6. For information on teachers and other education sector workers, especially the Recommendations on teachers and the Joint ILO/UNESCO Committee of Experts (CEART) Sectoral Activities Department, ILO, Geneva, Switzerland Email: sector@ilo.org Website: http://www.ilo.org/global/industries-and-sectors/education/lang--en/index.htm

Points for reflection and checklist for action for use in union or teacher training programmes: • Do you know about international conventions on children’s rights? Do you think they could be useful in promoting these rights in your country? • Has your government ratified the international conventions that concern the rights of children in your country? If not, why not? • If not, what actions or campaigns could be taken to get them ratified? List and analyse the strengths and weaknesses of advocacy or lobbying measures that could be taken to get the Conventions ratified. • Does your country have laws to implement the Conventions it has ratified? If not, why not and what political lobbying or campaign could get a law passed? List those likely to succeed. • What other actions or measures are being taken by national or local government and civil society organisations to ensure effective implementation of the commitments made on children’s rights to education and protection from child labour? A list of current actions/measures could be a starting point to understand gaps that need to be filled by union action, discussed in more detail in Module 1. • Based on the analysis, what can your union do in cooperation with other unions and institutions to make sure the international Conventions are ratified and the rights applied for all children in all parts of your country?

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Ending Child Labour A resource manual for teachers and teacher unions

MODULE 1: The role of education unions in putting an end to child labour and supporting Education for All

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The target groups for this module are union leaders and members, focussing on the union’s own membership. The module has three objectives. It is intended to: 1. Help education unions and their members to better understand the concept of child labour its consequences for: a. education and workers’ conditions; b. the development of children and adolescents; and c. the lack of decent work for adults and overall national development. 2. Demonstrate why education unions are well placed to contribute to the elimination of child labour through education for all 3. Guide unions on actions that can be undertaken in the response to child labour and universal access to good quality education and training.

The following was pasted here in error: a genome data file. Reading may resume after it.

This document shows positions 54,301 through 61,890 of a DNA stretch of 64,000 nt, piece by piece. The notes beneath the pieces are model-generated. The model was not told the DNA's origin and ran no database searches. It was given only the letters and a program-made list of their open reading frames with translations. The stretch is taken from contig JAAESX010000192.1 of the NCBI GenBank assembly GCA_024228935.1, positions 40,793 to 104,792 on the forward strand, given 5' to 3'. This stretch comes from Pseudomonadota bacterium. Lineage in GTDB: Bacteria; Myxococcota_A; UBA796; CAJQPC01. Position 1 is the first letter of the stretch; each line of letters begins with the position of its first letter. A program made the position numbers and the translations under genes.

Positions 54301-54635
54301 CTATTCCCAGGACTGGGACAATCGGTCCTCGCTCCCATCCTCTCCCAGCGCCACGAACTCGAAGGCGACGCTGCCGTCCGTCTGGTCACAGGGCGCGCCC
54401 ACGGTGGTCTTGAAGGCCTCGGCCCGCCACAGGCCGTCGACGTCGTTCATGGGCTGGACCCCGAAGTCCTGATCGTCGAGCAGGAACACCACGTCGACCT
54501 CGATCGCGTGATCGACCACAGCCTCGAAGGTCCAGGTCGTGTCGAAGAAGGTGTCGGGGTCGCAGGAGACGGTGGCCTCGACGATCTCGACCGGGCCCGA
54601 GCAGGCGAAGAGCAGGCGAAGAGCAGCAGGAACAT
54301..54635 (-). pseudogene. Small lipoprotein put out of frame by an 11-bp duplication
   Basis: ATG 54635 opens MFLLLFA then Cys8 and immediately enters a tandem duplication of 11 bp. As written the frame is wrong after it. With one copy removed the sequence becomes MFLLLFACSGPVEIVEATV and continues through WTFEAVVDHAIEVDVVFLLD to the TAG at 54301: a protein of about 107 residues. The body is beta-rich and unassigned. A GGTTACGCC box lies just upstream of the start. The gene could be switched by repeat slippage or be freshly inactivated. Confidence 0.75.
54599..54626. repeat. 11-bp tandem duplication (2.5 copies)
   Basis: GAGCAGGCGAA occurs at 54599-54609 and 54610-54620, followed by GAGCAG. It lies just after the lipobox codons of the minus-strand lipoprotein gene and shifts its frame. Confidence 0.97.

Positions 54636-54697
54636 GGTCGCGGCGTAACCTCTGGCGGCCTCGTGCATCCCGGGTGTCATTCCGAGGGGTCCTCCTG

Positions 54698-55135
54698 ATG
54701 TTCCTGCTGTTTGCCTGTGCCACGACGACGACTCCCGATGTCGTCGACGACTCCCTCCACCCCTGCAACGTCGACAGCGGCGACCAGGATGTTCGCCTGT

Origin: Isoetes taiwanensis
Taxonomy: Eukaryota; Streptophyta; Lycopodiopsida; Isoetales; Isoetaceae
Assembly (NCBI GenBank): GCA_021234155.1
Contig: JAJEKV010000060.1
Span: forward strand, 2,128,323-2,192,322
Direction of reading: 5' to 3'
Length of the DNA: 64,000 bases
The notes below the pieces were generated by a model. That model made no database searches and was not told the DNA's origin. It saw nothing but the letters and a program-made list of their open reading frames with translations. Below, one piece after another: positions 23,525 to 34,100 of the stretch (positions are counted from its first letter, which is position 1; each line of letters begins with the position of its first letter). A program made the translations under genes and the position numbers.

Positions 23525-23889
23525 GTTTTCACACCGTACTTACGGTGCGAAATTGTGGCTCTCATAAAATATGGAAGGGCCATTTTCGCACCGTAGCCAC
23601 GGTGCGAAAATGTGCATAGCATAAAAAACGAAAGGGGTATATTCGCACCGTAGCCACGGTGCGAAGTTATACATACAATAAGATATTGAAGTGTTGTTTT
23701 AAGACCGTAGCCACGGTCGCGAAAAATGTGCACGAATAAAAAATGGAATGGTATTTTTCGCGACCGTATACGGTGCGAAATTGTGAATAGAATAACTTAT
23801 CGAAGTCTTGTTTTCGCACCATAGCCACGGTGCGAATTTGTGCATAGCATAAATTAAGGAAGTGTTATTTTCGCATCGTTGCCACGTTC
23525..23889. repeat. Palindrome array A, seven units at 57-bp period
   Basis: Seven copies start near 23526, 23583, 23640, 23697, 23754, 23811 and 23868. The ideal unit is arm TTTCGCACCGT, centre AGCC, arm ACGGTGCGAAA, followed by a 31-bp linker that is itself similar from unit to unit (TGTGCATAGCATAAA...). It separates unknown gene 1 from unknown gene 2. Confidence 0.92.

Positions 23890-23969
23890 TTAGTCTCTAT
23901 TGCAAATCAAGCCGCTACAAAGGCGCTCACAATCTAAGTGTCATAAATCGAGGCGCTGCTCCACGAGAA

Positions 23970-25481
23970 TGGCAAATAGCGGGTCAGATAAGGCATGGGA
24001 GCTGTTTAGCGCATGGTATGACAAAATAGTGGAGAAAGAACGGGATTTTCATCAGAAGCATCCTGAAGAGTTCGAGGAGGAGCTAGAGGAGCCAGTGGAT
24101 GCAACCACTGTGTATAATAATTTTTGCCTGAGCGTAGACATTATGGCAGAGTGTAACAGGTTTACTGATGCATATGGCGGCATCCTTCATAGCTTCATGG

1. Why should my union be concerned about child labour and education? Historically, education and other unions have played a central role in campaigning for free, compulsory education of good quality and for an end to child labour, side by side with other trade unions. There is clear link between achieving universal access to education and the reduction of child labour – when children and

adolescents are principally in education or training they are not in child labour. Where there is no child labour, parents may have better opportunities for decent work and higher incomes, families are less a prisoner of poverty and children and young people have better chances of going to school. All children completing at least basic education means: • A better educated community or nation able to contribute to economic and social development; • Improvements in public health as a result of higher education levels; • A better educated, less vulnerable workforce, with improved work and employment opportunities and higher incomes; and • Basic literacy and numeracy for a more democratic society.

Putting an end to child labour through 100% access to free, compulsory, good quality public education is a “win-win” scenario for everyone, especially education workers and unions. When every child has a basic education, more young people will need secondary and higher education, and there will be more pressure on governments to find the resources to properly train and hire the teachers to make sure this happens. There will be a larger pool of educated young people to become teachers, helping to reduce one of the big factors behind teacher shortages in many countries. Families will see the greater value of education for their children’s future, and lobby the government for the resources that make for better schools and classrooms.

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Ending Child Labour A resource manual for teachers and teacher unions